Perception of vocal tremor during sustained phonation compared with sentence context

Amy Lederle, Julie Barkmeier-Kraemer, Eileen Finnegan

Research output: Contribution to journalArticle

18 Scopus citations

Abstract

Objectives/Hypothesis: Vocal tremor is an acoustical phenomenon characterized by relatively periodic modulations in fundamental frequency and intensity. Although vocal tremor is considered easier to perceive during sustained phonation than during connected speech, systematic comparison between these speech contexts has not been investigated. This investigation compared vocal tremor perception during sustained phonation and connected speech contexts. Study Design: This is a prospective, controlled study with randomized conditions. Methods: Audio recordings from five speakers diagnosed with essential vocal tremor were used for this study. Twenty-four naive adult listeners rated the overall severity (ie, aberrance) of the voice and the degree of shakiness (ie, tremor) during sustained phonation of /i/. A different group of 21 naive adult listeners rated sentence stimuli consisting of two different sentences, one loaded with voiced and the other with voiceless speech sounds. Results: All speakers were rated by listeners to have similar levels of shakiness and overall severity during sustained phonation. However, significantly higher levels of shakiness and overall severity were perceived during sustained phonation than during sentence context. A nonsignificant trend was shown for higher average ratings for shakiness and overall severity on voice-loaded compared with voiceless-loaded sentences. Conclusions: This study demonstrated that vocal tremor is perceived as significantly more severe during sustained phonation than during connected speech. More importantly, individual speakers differed in their ability to reduce vocal tremor perception during connected speech. Thus, sustained phonation does not necessarily offer a valid estimation of the impact of a vocal tremor on an individual's connected speech.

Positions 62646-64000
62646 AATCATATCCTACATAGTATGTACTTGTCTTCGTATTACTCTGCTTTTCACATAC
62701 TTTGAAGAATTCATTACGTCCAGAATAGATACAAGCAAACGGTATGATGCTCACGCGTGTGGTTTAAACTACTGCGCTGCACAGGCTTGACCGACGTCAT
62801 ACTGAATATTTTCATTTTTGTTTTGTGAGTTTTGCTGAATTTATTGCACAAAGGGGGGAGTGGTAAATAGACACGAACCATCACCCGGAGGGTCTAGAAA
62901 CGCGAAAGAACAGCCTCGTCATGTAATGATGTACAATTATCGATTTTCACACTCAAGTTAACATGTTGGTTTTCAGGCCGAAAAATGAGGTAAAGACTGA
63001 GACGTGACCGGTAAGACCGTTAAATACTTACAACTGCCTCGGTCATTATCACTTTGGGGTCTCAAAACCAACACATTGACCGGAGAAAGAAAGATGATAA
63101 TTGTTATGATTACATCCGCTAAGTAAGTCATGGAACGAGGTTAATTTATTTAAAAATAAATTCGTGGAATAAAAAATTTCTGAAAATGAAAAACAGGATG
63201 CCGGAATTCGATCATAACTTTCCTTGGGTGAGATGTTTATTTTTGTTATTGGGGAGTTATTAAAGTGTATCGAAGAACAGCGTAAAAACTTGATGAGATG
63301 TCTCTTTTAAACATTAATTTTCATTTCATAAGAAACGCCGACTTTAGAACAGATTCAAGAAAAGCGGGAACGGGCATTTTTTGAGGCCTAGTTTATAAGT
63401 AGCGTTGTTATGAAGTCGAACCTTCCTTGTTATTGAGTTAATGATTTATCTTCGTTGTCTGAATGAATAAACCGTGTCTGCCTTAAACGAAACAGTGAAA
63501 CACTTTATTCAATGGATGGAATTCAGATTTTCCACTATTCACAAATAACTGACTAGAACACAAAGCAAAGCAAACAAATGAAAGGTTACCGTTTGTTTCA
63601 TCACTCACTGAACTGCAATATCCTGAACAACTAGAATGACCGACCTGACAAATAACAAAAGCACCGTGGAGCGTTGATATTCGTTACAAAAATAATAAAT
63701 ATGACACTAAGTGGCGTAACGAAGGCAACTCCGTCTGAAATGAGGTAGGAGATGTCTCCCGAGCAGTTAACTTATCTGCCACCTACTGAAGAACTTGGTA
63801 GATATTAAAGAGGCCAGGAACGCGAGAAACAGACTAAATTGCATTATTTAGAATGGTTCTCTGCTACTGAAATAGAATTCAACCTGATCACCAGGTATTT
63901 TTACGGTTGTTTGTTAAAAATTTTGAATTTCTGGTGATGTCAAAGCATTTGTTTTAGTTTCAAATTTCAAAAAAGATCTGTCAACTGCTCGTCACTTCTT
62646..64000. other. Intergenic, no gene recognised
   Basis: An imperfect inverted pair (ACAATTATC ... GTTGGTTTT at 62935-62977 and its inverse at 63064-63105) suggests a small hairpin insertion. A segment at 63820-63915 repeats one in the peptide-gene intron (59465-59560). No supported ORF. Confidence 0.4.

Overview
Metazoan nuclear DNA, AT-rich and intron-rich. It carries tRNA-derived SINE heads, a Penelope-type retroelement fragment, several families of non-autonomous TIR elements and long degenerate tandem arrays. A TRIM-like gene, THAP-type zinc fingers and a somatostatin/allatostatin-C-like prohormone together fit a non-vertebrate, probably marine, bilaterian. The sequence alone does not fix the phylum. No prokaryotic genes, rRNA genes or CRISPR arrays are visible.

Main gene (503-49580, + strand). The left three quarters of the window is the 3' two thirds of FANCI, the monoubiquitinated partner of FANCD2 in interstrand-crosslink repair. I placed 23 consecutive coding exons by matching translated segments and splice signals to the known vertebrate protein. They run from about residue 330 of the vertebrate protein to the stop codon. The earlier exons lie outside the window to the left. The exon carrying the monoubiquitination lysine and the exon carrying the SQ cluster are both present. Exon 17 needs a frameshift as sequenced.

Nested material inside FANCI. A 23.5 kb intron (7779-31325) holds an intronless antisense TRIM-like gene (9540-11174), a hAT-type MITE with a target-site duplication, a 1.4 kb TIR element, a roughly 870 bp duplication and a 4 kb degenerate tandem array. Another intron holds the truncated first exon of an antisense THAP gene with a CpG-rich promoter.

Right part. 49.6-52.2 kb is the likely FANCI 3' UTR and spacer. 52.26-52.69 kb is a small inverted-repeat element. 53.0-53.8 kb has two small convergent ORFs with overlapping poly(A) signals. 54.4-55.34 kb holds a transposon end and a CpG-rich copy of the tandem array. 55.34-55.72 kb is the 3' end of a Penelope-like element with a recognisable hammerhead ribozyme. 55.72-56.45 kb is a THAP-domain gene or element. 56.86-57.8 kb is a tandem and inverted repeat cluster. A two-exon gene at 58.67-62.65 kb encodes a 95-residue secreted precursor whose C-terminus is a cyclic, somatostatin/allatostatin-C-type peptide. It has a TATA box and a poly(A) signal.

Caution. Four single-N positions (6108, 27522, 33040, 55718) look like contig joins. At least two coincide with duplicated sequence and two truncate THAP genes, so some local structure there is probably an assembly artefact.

Original languageEnglish (US)
JournalJournal of Voice
Volume26
Issue number5
DOIs
StatePublished - Sep 2012

Keywords

  • Essential vocal tremor
  • Perceptual
  • Speech context
  • Vocal tremor

ASJC Scopus subject areas

  • Otorhinolaryngology
  • Speech and Hearing
  • LPN and LVN

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